“Cloudy in the east, and it looks like rain” more and more as the day progresses.
At this point, I think we were at California Falls, but I can’t say for sure. The entire stretch of the Tuolumne looked like a waterfall, but maybe they are just classified as cataracts. In any case, this shelf had the most exquisite designs in the polished stone from millennia of Spring floodwaters.
See what I mean?
It takes precious little encouragement for wildflowers to grow.
Barbara is feeling good!
There haven’t been many people on the trail today, until we got near Glen Aulin. Then suddenly, here’s the outside world! Everyone is donning masks to pass us on the trail, and there are fewer friendly hikers. Just people hurrying past on some sort of mission or other. We fished out our masks and joined the parade.
This is really great trail-building all up the canyon. My deep gratitude to everyone who made that happen.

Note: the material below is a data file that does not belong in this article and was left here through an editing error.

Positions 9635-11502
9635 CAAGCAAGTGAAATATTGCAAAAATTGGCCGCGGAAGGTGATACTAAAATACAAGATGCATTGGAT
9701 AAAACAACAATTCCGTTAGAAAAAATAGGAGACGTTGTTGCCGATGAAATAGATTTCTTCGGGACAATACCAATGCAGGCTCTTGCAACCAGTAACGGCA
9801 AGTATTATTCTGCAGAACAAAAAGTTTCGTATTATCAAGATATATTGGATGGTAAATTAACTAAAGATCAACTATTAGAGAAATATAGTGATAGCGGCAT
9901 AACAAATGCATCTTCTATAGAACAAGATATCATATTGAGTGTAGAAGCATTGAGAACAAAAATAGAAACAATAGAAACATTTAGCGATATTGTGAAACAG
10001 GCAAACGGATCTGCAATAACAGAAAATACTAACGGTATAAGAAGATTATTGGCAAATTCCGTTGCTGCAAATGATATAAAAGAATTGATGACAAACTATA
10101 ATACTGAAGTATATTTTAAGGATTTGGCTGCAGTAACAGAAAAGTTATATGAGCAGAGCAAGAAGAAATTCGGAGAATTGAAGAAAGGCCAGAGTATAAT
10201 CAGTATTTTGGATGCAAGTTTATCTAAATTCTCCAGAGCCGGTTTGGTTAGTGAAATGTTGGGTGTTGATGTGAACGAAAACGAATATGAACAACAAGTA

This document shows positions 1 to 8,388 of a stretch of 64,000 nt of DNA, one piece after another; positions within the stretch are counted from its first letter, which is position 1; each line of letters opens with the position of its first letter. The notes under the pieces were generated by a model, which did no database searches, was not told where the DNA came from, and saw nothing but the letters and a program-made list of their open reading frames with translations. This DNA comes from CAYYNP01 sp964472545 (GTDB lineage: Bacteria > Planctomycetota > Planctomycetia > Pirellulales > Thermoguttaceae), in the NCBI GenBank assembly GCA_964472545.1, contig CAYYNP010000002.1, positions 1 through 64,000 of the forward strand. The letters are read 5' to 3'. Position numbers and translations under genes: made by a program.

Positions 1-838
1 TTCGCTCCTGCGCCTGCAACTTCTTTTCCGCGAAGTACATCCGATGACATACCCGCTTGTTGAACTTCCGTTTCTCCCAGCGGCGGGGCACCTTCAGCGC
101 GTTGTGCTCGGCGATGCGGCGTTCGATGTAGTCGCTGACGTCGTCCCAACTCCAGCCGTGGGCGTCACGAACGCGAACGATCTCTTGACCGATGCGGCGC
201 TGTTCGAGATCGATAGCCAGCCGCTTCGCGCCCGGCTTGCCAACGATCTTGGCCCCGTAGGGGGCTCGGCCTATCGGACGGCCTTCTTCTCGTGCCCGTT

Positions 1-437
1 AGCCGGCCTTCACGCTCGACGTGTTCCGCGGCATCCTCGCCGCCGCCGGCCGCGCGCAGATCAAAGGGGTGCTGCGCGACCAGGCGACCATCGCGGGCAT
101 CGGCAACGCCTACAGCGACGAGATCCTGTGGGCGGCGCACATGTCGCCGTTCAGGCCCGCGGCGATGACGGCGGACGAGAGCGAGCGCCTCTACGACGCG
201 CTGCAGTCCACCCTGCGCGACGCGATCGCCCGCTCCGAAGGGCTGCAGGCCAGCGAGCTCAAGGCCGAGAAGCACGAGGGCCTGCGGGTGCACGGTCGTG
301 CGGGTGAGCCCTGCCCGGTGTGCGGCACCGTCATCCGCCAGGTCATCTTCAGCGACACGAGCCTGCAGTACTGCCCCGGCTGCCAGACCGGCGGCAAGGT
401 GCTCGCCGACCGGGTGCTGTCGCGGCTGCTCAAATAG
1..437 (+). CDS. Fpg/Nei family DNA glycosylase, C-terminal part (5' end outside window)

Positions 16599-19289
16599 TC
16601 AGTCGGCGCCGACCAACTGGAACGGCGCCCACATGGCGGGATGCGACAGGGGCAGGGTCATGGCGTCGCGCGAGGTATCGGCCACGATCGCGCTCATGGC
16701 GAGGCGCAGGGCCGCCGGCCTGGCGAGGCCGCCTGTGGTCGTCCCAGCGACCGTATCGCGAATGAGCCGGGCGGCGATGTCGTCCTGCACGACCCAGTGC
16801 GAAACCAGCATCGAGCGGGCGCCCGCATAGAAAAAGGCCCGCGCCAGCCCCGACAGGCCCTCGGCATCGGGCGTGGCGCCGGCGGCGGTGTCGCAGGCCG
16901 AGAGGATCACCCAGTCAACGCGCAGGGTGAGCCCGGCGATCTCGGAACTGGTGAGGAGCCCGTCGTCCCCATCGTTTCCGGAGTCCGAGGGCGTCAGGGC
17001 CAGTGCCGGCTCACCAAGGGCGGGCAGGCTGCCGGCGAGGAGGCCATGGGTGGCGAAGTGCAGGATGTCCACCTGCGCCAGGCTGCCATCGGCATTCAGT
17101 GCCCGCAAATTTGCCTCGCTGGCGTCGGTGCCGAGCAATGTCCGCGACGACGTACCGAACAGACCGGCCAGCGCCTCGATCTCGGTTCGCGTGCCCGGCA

Looking back down the canyon, again.
And suddenly, we were alongside a typical Wisconsin canoeing river, except for those telltale cliffs.
I will miss these clean, bright granite expanses.
We enjoyed stops at Waterwheel Falls, LeConte Falls, California Falls, White Cascade, and Tuolumne Falls. They are spectacular, even this late in the season with a tiny fraction of their Spring flow.
Wait a minute…maybe THIS is California Falls?
When we got to Glen Aulin, we were greeted by a little soft, cooling rain. Lovely!
By the time we got to the bridge at Glen Aulin, the sky had cleared and we had stopped for another swim
We are in our tents above Tuolumne Falls, and the rain is coming down. We watched the storm approach for a long time, and it finally arrived. Thunder and lightning about ten miles away, but a really nice downpour. We had set up our tents and just finished dinner when it started.
Tuolumne Falls, and the approaching storm.
Looking east from our campsite right before dinner. Something is happening over there!
Shit! A lightning flash and immediate crack of thunder that made me jump and holler involuntarily. That’s close! But so far, nothing any closer, and no repeats of that surprise.
The sun is shining in under the storm. I had been thinking that the hot air coming up the canyon might keep the storm at bay. And it is, for everyone still down in the canyon. But we are up top at the end of it. Oh, well. A storm like this reminds me who is in charge. It’s really raining now.
Whoa! It’s hailing now! The stones are the size of large green peas, and it’s deafening inside the tent. I am so grateful for this little mobile home.